But the federal government told media those numbers didn’t refer to expected job losses, just the total number of jobs in those respective industries. It also said the publicly available speaking notes were not a policy document.
The premier and her allies have been blasting the plan from the federal government after Federal Natural Resources Minister Jonathan Wilkinson signalled its rollout was imminent. It comes as Ottawa is also expected to roll out the details around its proposed emissions-cap regulations for the oil and gas industry before year’s end.
The premier and her environment minister skewered the term “just transition.”
“It is a social justice term,” Smith told a news conference. “To use that terminology, they’re virtue-signalling to an extreme base that is openly advocating to shut down oil and natural gas.”
(Wilkinson, for his part, has told media that he agrees the term is divisive and has opted to call it the “sustainable jobs” plan instead.)
However, Smith wouldn’t commit to using the Sovereignty Act when asked about it by reporters.
There is likely a reason for that. The act is an untested weapon, and no one is sure if it would work. Like any weapon of mass destruction, it serves perhaps its biggest purpose as a symbol of deterrence. It’s uncertain whether it would withstand a court challenge, or set off a constitutional crisis, if invoked.
Meanwhile, the more fights Smith picks with Ottawa — however justified they may be — the more she’ll get questions about actually using the act.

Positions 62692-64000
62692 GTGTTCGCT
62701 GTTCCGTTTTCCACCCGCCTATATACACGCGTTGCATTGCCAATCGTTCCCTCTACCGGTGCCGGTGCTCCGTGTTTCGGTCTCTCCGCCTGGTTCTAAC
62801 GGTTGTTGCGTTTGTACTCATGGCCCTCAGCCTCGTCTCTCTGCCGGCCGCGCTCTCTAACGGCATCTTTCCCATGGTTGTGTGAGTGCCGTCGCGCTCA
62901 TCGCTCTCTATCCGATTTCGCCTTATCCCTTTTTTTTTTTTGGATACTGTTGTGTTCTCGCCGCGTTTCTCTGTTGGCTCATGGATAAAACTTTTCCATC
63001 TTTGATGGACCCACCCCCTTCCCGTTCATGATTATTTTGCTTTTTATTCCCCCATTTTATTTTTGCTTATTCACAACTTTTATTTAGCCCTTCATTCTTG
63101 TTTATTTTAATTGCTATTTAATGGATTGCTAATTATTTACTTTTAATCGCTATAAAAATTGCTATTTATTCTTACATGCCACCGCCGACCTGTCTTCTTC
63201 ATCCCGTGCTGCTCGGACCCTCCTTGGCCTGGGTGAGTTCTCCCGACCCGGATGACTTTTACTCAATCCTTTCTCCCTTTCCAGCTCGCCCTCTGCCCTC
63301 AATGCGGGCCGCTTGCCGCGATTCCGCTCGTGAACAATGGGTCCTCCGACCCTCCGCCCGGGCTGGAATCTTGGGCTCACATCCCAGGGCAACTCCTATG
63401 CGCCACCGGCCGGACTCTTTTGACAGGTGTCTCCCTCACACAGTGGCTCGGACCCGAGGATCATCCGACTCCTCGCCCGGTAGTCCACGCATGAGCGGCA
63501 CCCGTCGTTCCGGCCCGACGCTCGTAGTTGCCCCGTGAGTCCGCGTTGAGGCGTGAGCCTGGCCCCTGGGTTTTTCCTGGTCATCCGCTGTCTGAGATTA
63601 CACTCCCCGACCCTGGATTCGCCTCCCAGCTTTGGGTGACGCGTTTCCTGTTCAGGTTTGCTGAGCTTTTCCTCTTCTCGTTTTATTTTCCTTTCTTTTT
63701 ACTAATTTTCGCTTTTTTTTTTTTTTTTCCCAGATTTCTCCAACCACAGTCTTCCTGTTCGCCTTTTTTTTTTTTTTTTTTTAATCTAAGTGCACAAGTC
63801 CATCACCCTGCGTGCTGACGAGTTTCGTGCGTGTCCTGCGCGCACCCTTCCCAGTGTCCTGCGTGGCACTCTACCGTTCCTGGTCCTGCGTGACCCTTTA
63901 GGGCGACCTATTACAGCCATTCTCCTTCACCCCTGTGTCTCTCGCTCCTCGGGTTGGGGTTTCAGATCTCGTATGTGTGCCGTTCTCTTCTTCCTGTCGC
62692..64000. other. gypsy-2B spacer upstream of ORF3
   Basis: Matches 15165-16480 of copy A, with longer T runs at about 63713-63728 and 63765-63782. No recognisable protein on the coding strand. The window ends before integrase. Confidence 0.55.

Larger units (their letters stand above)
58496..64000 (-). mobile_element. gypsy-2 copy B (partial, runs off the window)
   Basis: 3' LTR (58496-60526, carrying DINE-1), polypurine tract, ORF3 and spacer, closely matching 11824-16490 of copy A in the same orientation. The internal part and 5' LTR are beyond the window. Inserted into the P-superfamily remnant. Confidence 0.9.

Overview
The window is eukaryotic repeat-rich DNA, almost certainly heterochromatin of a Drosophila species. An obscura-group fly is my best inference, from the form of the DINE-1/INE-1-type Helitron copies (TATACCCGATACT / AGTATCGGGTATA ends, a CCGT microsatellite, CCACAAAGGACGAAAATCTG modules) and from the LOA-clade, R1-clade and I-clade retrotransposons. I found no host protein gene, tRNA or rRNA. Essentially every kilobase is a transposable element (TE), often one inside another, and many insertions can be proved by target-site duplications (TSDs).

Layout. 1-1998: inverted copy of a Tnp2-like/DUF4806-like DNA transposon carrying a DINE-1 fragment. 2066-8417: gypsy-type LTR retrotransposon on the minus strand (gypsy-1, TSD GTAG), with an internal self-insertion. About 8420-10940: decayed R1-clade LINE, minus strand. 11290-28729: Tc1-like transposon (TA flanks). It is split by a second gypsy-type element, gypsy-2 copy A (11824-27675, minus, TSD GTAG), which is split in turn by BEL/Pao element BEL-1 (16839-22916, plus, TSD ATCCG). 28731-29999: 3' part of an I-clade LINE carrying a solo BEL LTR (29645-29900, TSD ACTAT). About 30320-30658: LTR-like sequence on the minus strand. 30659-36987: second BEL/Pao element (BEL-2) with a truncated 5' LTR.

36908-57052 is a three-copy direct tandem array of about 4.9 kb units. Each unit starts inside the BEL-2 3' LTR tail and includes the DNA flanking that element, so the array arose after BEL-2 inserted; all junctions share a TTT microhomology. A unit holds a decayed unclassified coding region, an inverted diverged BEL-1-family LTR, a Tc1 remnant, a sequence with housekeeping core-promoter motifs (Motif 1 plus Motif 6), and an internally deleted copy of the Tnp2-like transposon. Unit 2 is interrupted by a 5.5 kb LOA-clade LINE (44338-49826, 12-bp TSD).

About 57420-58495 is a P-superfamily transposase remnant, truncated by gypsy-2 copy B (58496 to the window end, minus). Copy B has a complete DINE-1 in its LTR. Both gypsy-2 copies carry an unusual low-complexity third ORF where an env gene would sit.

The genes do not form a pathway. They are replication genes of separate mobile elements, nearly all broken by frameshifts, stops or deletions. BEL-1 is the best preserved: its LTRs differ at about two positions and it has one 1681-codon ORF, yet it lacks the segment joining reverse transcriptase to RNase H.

“I think the question around what the act is, whether it’s going to be effective or whether she even understands the jurisdictional boundaries that she’s trying to negotiate — those questions keep coming up,” said Mount Royal University policy studies Prof. Lori Williams.
“If those questions continue, then she’s going to have a rough ride going into this election.”
It’s not just the feasibility of using the act that is in question — it’s the political practicality.
Three senior sources in the UCP government, who spoke to the Star on the condition their names not be published, acknowledged that if the next provincial election is fought over the Sovereignty Act or constitutional jurisdiction between the province and Ottawa, the party could lose. It has to stick to bread-and-butter issues, such as inflation and health care, they said. Right now, polls have the NDP and UCP neck and neck.